InclusiveU looks for progress amid funding increase

InclusiveU looks for progress amid funding increase

New York State intends to commit $100,000 to students with disabilities through InclusiveU
Published: June 3, 2021
Hall of Languages at Syracuse University

Syracuse University’s efforts at creating a more diverse and inclusive campus have now gotten financial support from New York State specifically for the disability community.

New York State plans to restore $100,000 in funding in next year’s budget for the SU’s InclusiveU program, which provides students with intellectual and developmental disabilities the opportunity to attend college.

The boost in funding could impact not only the disability community on campus but also those with disabilities away from campus.

“We are continually taking a step back to see how the program can improve,” InclusiveU director Bud Buckhout said. “Any funding that is received helps us continue to make sure that we are a program that is centered around the students and meeting their needs, whether academically, socially or in the general campus community.”

New York state Sen. John Mannion, who helped secure the funding with Sen. Rachel May, said he views it through a broader lens. Mannion, chairman of the state’s Committee on Disabilities, said it’s important for the state to invest in the programs that invest in people with disabilities, like InclusiveU.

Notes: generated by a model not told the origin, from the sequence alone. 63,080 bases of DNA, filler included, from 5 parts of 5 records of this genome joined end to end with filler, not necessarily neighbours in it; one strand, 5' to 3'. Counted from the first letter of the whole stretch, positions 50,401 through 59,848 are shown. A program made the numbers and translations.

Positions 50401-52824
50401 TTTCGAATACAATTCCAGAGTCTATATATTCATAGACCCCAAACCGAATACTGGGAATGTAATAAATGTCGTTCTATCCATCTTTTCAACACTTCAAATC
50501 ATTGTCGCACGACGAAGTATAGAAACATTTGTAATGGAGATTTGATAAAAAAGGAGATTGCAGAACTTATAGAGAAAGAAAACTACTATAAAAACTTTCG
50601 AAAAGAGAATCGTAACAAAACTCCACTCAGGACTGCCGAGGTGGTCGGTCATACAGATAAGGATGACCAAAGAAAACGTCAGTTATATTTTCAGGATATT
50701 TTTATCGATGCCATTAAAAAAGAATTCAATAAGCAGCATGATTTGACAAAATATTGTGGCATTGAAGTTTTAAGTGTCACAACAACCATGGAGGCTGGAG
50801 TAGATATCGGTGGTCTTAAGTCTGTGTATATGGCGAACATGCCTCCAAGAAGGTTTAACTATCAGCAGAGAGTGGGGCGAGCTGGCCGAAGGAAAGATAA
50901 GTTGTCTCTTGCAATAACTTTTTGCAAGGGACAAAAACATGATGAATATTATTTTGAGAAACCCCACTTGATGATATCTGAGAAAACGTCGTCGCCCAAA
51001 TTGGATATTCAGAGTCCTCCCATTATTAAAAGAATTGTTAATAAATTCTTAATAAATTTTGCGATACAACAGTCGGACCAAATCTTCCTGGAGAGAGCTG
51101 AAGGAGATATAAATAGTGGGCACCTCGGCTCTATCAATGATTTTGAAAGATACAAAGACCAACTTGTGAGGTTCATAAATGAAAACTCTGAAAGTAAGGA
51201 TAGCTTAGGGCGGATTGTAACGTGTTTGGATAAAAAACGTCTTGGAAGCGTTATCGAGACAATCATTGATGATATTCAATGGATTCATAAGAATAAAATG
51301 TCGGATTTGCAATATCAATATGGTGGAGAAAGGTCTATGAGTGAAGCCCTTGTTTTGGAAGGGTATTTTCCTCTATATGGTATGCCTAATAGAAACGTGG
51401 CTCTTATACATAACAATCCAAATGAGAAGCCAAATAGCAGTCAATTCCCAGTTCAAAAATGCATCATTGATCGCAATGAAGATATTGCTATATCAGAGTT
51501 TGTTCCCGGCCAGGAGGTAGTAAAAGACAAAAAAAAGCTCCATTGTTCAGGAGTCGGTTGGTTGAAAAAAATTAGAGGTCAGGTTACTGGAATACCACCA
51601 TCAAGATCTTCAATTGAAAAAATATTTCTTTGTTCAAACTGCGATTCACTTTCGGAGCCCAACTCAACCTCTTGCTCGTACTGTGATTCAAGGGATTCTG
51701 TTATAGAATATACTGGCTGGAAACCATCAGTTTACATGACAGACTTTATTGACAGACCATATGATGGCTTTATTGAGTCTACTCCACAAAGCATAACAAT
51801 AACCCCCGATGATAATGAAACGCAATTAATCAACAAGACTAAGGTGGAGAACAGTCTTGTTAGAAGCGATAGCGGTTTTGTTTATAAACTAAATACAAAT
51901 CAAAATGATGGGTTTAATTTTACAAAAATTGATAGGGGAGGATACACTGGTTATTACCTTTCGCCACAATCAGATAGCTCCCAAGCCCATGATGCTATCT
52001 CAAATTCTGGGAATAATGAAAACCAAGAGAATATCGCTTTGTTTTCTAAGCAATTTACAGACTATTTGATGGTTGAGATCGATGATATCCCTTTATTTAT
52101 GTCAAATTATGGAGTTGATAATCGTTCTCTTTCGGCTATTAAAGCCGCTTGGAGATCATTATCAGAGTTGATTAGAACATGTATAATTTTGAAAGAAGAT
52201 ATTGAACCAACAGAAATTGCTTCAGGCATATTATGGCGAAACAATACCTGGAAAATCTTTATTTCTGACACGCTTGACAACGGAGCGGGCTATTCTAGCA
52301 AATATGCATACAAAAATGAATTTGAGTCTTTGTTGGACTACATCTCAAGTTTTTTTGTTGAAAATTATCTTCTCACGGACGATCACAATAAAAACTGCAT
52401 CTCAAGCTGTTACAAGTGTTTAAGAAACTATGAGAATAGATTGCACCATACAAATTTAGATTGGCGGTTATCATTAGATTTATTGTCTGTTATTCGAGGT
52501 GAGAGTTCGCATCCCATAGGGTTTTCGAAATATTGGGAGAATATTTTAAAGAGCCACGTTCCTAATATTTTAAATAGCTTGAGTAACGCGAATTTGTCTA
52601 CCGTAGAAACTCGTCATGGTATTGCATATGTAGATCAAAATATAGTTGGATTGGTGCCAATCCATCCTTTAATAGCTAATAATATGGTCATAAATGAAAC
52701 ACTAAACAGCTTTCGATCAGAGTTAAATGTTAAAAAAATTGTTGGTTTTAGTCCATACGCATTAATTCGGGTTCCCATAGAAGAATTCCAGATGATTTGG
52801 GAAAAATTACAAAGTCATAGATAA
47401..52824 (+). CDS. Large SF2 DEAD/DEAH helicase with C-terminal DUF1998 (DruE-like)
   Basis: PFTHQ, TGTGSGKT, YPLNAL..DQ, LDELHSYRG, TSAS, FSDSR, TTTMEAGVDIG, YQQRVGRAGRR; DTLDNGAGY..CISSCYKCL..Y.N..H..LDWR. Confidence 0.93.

“It helps make sure that the voices of people with disabilities are heard and many of their ideas come to life,” Mannion said. He added that this helps measure whether programs are successful, especially considering unemployment among disabled Americans is as high as 70 percent. “We need to do everything we can to both harness their abilities and create job and career pathways.”

Buckhout said the funding will help the School of Education program accomplish just that. Buckhout said he wants to constantly improve with fitting the needs of individual students, academically and socially. The program — which works closely with the school’s Center for Disability and Inclusion— is currently reviewing its procedures for working with prospective students, focusing on implementing a person-centered approach, Buckhout said.

He said once students arrive on campus, the ultimate goal is to develop individualized plans based on how they learn best, how they interact socially and their plans or goals for employment upon graduation.

The additional funding will help InclusiveU to further invest in supporting students in this way, said CDI assistant director Beth Myers. Along with more individualized planning, the funding will allow for better translation services, additional internship opportunities and more full-inclusive employment preparation for those graduating from the program, Myers said.

She said that while the current priority is staffing, there are other areas that directors hope to improve as well. Myers hopes to soon provide enhanced space for student support, a technology lending library, student scholarships — particularly for students in multiple marginalized positions, — additional supports for students living in the residence halls and enhanced transition coordination.

Buckhout envisions InclusiveU someday providing the technology necessary for some InclusiveU students to succeed on and off-campus. He also wants to offer additional scholarships, as students attending the InclusiveU program inherit about the same financial burden as SU students without disabilities.